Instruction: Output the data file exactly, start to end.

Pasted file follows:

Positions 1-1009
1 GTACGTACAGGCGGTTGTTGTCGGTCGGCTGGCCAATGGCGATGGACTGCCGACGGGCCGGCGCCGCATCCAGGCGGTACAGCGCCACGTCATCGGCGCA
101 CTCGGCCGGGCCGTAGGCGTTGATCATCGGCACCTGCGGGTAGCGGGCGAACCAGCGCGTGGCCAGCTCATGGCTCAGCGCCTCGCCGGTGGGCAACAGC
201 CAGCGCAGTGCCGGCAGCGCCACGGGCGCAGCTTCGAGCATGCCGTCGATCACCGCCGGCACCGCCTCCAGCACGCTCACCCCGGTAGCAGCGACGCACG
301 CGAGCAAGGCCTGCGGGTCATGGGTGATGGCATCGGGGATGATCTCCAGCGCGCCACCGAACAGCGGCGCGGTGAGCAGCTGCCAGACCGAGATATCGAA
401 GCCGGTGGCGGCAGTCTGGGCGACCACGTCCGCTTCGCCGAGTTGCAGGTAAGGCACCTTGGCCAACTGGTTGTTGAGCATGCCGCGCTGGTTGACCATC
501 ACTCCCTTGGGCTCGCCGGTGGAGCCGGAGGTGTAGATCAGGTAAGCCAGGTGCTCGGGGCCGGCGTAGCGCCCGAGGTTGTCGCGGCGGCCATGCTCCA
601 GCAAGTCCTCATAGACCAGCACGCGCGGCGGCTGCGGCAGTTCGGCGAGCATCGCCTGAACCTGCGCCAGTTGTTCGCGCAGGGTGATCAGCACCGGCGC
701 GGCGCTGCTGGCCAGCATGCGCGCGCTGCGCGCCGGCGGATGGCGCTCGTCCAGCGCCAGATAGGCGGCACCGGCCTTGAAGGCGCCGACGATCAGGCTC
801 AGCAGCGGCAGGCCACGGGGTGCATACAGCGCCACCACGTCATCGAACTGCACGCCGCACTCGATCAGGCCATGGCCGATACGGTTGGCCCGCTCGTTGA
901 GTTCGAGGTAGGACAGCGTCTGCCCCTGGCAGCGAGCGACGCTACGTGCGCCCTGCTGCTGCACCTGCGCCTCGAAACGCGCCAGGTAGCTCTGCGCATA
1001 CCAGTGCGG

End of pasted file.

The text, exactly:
Positions 1-1009
1 GTACGTACAGGCGGTTGTTGTCGGTCGGCTGGCCAATGGCGATGGACTGCCGACGGGCCGGCGCCGCATCCAGGCGGTACAGCGCCACGTCATCGGCGCA
101 CTCGGCCGGGCCGTAGGCGTTGATCATCGGCACCTGCGGGTAGCGGGCGAACCAGCGCGTGGCCAGCTCATGGCTCAGCGCCTCGCCGGTGGGCAACAGC
201 CAGCGCAGTGCCGGCAGCGCCACGGGCGCAGCTTCGAGCATGCCGTCGATCACCGCCGGCACCGCCTCCAGCACGCTCACCCCGGTAGCAGCGACGCACG
301 CGAGCAAGGCCTGCGGGTCATGGGTGATGGCATCGGGGATGATCTCCAGCGCGCCACCGAACAGCGGCGCGGTGAGCAGCTGCCAGACCGAGATATCGAA
401 GCCGGTGGCGGCAGTCTGGGCGACCACGTCCGCTTCGCCGAGTTGCAGGTAAGGCACCTTGGCCAACTGGTTGTTGAGCATGCCGCGCTGGTTGACCATC
501 ACTCCCTTGGGCTCGCCGGTGGAGCCGGAGGTGTAGATCAGGTAAGCCAGGTGCTCGGGGCCGGCGTAGCGCCCGAGGTTGTCGCGGCGGCCATGCTCCA
601 GCAAGTCCTCATAGACCAGCACGCGCGGCGGCTGCGGCAGTTCGGCGAGCATCGCCTGAACCTGCGCCAGTTGTTCGCGCAGGGTGATCAGCACCGGCGC
701 GGCGCTGCTGGCCAGCATGCGCGCGCTGCGCGCCGGCGGATGGCGCTCGTCCAGCGCCAGATAGGCGGCACCGGCCTTGAAGGCGCCGACGATCAGGCTC
801 AGCAGCGGCAGGCCACGGGGTGCATACAGCGCCACCACGTCATCGAACTGCACGCCGCACTCGATCAGGCCATGGCCGATACGGTTGGCCCGCTCGTTGA
901 GTTCGAGGTAGGACAGCGTCTGCCCCTGGCAGCGAGCGACGCTACGTGCGCCCTGCTGCTGCACCTGCGCCTCGAAACGCGCCAGGTAGCTCTGCGCATA
1001 CCAGTGCGG